# The directional effects, how they work

Riddle : from which of these two ballons was the picture taken ? Solution is at the end of the post.

Among Sentinel-2, LANDSAT, Venµs or SPOT4 (Take 5) features, there is one which is frequently forgotten: it is the possibility to observe all lands every 5th day under constant viewing angles. This way of observing limits the directional effects which are one of the most perturbing effects for reflectance time series. Yet, these effects are not always known by the users of time series of remote sensing images.

The way directional effects modify the reflectances is highly visible n the pictures below, which were taken from an helicopter with the same parameters except for the viewing angles. The image on the left was taken with the back to the sun, in the backscattering direction, while the picture on the right was taken at 90 degrees from that direction.

Conifer forest observed from an helicopter, in backscattering direction (the helicopter shadow is visible). Note the nearer from the helicopter shadow, the higher thereflectance, as tree shadow are no more visible Conifer forest observed from an helicopter, at 90 degrees from the backscattering direction. Reflectance is much lower since the shadows cast by the trees are visible as well as the shadows cast by the needles on the needles below (Pictures F.M. Bréon)

Depending on the observation angles and the solar angles, the reflectances measured by a satellite will change a lot, and we can therefore talk of "reflectance anisotropy", even if "directional effects" is the most frequently used locution. The way they change depends on the surface type : a flat sand desert will have little anisotropy (see next figure on the left), and the surface is said "quasi lambertian". On the contrary, a calm water surface will behave as a mirror, and will exhibit a very strong reflectance peak on the direction opposite to the sun direction, with regard to the vertical. Finally, vegetation always exhibits reflectance peak in the back scattering direction, for which the solar and viewing angles are quasi identical (see the plot below, on the right). On this plot, a reflectance variation greater than 30% can be observed in a couple of degrees. This phenomenon is called Hot Spot, and it is due to the fact that from this direction, one can only see the sunlit faces. Finally, the plot shows that for an angle variation of 40 degrees, the surface reflectance may change by a factor two. The directional effects should thus not be neglected.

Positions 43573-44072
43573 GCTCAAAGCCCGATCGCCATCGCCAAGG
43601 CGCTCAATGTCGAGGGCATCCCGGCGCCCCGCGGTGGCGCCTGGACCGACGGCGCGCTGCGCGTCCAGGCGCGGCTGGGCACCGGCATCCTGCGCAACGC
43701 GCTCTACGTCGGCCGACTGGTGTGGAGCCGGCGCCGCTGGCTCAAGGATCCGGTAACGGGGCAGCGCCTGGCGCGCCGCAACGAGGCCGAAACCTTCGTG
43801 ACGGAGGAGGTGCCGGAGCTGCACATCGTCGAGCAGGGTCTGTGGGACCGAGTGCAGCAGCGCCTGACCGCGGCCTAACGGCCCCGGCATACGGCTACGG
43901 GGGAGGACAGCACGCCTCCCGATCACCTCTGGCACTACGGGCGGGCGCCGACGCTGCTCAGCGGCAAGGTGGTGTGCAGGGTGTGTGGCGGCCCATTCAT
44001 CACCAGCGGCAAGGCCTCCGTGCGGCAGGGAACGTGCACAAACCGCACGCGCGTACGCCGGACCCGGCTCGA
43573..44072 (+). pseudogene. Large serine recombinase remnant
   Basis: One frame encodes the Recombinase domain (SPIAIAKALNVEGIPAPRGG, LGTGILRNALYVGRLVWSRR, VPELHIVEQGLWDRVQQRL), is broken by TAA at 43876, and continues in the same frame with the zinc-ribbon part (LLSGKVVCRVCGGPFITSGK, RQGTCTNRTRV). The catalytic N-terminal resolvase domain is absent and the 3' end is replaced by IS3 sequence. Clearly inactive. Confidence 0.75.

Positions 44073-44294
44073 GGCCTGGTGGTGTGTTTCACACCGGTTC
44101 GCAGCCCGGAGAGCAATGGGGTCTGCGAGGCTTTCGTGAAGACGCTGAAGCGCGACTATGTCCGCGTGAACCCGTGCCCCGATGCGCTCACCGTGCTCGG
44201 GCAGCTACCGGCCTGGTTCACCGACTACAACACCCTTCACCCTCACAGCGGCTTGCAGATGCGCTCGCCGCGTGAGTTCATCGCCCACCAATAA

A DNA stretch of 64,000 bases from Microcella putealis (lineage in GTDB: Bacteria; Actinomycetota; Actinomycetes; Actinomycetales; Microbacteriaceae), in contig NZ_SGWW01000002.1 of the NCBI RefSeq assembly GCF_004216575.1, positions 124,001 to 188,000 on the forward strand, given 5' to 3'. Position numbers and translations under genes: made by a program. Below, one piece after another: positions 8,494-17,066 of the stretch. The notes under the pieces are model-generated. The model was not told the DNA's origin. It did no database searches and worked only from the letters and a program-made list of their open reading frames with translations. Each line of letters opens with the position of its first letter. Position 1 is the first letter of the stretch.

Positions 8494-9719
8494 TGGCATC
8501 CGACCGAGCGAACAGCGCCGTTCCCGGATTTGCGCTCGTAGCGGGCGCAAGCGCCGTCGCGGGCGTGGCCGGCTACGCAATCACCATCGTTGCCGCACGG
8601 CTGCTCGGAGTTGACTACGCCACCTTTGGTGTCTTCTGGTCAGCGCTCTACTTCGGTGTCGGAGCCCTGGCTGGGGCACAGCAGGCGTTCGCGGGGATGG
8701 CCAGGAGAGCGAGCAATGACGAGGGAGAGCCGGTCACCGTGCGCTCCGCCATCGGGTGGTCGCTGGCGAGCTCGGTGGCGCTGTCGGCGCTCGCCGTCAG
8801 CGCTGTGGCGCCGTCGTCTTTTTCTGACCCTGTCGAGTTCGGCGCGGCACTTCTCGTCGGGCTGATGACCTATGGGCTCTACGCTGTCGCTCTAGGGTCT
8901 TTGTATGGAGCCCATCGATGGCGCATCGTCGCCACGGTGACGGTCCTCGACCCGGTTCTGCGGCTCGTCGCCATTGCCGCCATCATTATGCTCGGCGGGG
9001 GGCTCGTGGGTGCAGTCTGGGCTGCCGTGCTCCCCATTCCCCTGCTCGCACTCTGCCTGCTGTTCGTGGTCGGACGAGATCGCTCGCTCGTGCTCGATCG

Reflectances of a desert, observed by the POLDER instrument, as a function of the phase angle (angular distance to the backscattering direction). In red, the Near Infrared band, in green, the red band. Reflectances of a cropland, observed by the POLDER instrument, as a function of the phase angle (angular distance to the backscattering direction). In red, the Near Infrared band, in green, the red band.

The wide field of view instruments, such as MODIS, SPOT/VEGETATION, MERIS, VIIRS or Proba-V, and the high resolution ones with a pointing capability, such as SPOT, Rapid-Eye or Pleiades, deliver time series acquired under changing angles. Their reflectances time series are thus very noisy if no correction is attempted. NDVI time series are less noisy, because both red and Near Infrared spectral bands exhibit similar variations. Several correction methods were implemented, but their results are far from perfect.

In order to avoid all these troubles, my CESBIO colleagues F.Cabot and G. Dedieu invented the RHEA concept, which consists in putting the satellite on an orbit with a short repeat cycle (1 to 5 days), in order to observe a given site under constant angles. The VENµS satellite stems from this concept, and Sentinel-2 and SPOT4 (Take5) as well. Formosat-2 has also a repeat cycle of one day, but this feature is mainly due to the fact that the Taiwan island can be observed every day from that orbit. Regarding LANDSAT, I do not now if its designers wanted to minimize directional effects, but of course their choice was a good choice.

Thanks to the satellites that observe under constant viewing angles, the noise on time series is really decreased, as shown on the plot below, which gives the surface reflectances  of a wheat pixel (24*24 m²) in Morocco, observed by Formosat-2 during a whole growing season.

Surface reflectances as a funcion of time for a wheat pixel in Morocco.

Finally, it is the hot spot phenomenon, which gives the solution to the riddle above, since the balloon on the left is surrounded by a brighter halo. It means that the direction around the left ballon is the backscattering direction, and therefore that the observer was on this ballon. This is also proven by the complete photograph (taken by A. Deramecourt, a CNES colleague).  I think my colleague saw some poetry in the two balloons hugging, which I hope you still can  appreciate, while, because of my professional bias, I only see a mere hot-spot.